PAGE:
I am sitting here winding down, finishing up the few minor details that encompass the last day of work (my year is slightly shorter than the rest, they are leaving assorted days through this week).
I always feel a little loose at the end of the year, like something isn't complete, or something is missing. It always makes me unsettled.
But I fly tonight back to New Jersey and will be home by tomorrow late afternoon.
I am posting here my writings from the end of my first year in Alaska. I will leave it to say all those things I feel right now as the year ends.
But the quagmire in Bethel began to look alarmingly more troubling as time continued into spring. The ponds became lakes and some of the smaller villages farther north on the Kuskokwim were evacuated due to floods. In Bethel, the flooding became so bad, the sewage pipes were floating and there was a concern of leakage and contamination. The drinking water was compromised. School was closed for a few days until the water receded.
The ice roads were closed and with that, it became impossible to find alternate travel to some of the closer villages. Water taxi’s were replacing them, but they were fewer in number than river taxi’s. Almost anyone was willing to drive you up the Kuskokwim for $40. But traveling by boat was a bit more complicated. And you had to find a way around once you got to your destination, not always an easy thing to do.
As the water receded, it left behind a dry powdery dust that made my eyes itch, burned in my throat and stung my nose. Every time I went out of doors, I coughed so violently my head pounded. I wondered what bacteria might be lurking in the dust, with sewage pipes possibly leaking into water. What on earth might be left behind? I took small comfort in the days being very long and hoping the sunlight might quell any live bacteria.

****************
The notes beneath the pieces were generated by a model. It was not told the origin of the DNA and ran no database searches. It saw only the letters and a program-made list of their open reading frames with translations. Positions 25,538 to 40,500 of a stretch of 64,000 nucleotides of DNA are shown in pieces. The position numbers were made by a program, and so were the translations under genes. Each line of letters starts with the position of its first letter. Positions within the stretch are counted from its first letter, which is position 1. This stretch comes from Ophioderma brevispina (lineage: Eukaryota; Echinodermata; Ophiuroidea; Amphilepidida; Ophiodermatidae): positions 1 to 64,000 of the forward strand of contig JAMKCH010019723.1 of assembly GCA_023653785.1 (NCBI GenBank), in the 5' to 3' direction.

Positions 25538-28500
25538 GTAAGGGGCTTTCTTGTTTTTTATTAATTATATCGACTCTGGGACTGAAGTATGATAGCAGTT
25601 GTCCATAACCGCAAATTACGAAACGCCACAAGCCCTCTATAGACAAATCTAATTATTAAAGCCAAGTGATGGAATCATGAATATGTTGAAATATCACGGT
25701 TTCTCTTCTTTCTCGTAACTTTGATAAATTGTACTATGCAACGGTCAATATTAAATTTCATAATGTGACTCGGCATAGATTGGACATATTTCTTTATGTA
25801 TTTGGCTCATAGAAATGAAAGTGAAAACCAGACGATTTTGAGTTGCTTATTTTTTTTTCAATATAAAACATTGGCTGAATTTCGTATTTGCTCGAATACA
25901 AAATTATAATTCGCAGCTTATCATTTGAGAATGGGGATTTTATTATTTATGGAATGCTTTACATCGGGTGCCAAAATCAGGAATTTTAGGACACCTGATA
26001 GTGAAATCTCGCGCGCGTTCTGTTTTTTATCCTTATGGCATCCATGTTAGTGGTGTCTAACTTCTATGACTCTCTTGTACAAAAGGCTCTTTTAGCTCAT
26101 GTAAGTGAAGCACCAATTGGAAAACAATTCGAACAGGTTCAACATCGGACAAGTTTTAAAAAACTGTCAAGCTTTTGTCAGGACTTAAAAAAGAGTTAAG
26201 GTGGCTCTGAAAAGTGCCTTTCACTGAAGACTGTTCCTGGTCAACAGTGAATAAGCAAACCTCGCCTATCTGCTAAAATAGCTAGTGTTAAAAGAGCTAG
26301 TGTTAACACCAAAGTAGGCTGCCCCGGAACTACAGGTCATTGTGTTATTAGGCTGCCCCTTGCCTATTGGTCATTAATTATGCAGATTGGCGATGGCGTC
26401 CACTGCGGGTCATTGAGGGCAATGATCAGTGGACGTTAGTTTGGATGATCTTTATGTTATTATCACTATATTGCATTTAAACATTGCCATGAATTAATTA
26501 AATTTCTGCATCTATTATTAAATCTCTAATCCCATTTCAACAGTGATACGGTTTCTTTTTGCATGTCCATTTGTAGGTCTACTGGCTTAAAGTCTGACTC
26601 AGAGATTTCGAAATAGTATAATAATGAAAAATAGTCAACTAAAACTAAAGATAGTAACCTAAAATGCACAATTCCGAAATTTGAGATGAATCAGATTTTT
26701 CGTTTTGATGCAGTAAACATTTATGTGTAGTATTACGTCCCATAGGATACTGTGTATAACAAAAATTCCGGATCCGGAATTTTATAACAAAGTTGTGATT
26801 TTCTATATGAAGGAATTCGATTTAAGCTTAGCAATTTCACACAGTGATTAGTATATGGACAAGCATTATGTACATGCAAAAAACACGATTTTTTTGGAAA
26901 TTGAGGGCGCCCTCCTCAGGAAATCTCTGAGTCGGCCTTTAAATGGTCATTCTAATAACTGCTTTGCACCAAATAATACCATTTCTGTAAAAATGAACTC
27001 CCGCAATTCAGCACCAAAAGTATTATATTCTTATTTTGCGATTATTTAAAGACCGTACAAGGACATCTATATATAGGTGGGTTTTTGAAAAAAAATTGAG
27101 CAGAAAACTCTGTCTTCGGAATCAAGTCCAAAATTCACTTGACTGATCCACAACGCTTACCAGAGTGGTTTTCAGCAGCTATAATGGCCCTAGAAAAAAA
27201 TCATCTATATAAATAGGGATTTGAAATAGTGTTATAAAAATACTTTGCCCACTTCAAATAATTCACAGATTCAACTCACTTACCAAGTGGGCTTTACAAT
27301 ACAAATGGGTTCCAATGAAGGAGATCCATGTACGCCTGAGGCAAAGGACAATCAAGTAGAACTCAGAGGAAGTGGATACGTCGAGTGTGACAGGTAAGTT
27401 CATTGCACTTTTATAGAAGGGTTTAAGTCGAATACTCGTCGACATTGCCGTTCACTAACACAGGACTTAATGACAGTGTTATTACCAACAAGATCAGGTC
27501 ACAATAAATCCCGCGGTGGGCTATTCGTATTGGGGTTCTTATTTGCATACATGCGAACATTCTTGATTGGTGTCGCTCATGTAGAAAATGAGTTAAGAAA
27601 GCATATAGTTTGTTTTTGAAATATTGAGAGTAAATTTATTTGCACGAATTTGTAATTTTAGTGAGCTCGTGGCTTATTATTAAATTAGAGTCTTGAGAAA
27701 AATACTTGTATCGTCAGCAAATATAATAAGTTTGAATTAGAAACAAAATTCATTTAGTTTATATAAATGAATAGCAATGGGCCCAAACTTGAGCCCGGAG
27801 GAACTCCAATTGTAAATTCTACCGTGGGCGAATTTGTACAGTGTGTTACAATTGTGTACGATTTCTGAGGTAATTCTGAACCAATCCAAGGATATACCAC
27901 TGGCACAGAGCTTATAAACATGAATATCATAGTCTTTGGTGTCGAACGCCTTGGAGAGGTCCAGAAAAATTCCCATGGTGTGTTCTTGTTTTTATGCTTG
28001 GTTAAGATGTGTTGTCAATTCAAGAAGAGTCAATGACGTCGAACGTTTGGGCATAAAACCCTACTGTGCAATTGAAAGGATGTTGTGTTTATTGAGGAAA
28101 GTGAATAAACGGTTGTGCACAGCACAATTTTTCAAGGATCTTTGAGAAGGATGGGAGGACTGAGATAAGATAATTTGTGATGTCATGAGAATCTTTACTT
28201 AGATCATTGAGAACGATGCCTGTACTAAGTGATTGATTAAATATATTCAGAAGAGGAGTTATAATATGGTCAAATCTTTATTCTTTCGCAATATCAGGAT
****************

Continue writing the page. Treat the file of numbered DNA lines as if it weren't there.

Going to villages in the springtime made up for the dreadful conditions in Bethel. Heading out towards a coastal village the view was spectacular with the mountains on one side and the vast ocean on the other. The mountains were still snow capped with fog shrouding their bases. Flying in and seeing that sight reminded me of the incredible majesty that can be found only in Alaska.
The students, as spring bloomed, became absent more and more, pursuing hunting and fishing with family. For students who were required to have my services, their absences made this tricky. Calling parents was often futile and frustrating. Comments included, “Oh? Did you need my son in school today?” It took all my strength not to replay, “Every day, we need your son every day.”
But, I was able to complete all required work, finished up paperwork and headed back to Ohio. On the trip returning, I found myself reflecting about the year. It had been a good year, filled with an amazing adventure, sights I’d never before seen, and a new perspective on what it means to be an American. I thought a lot about poverty and what it looks like. I thought about how vast cultures can be in America. I thought about survival and strength. But most of all, I thought about the children and wondered how they would spend their lives. And I hoped I had helped them realize their dreams.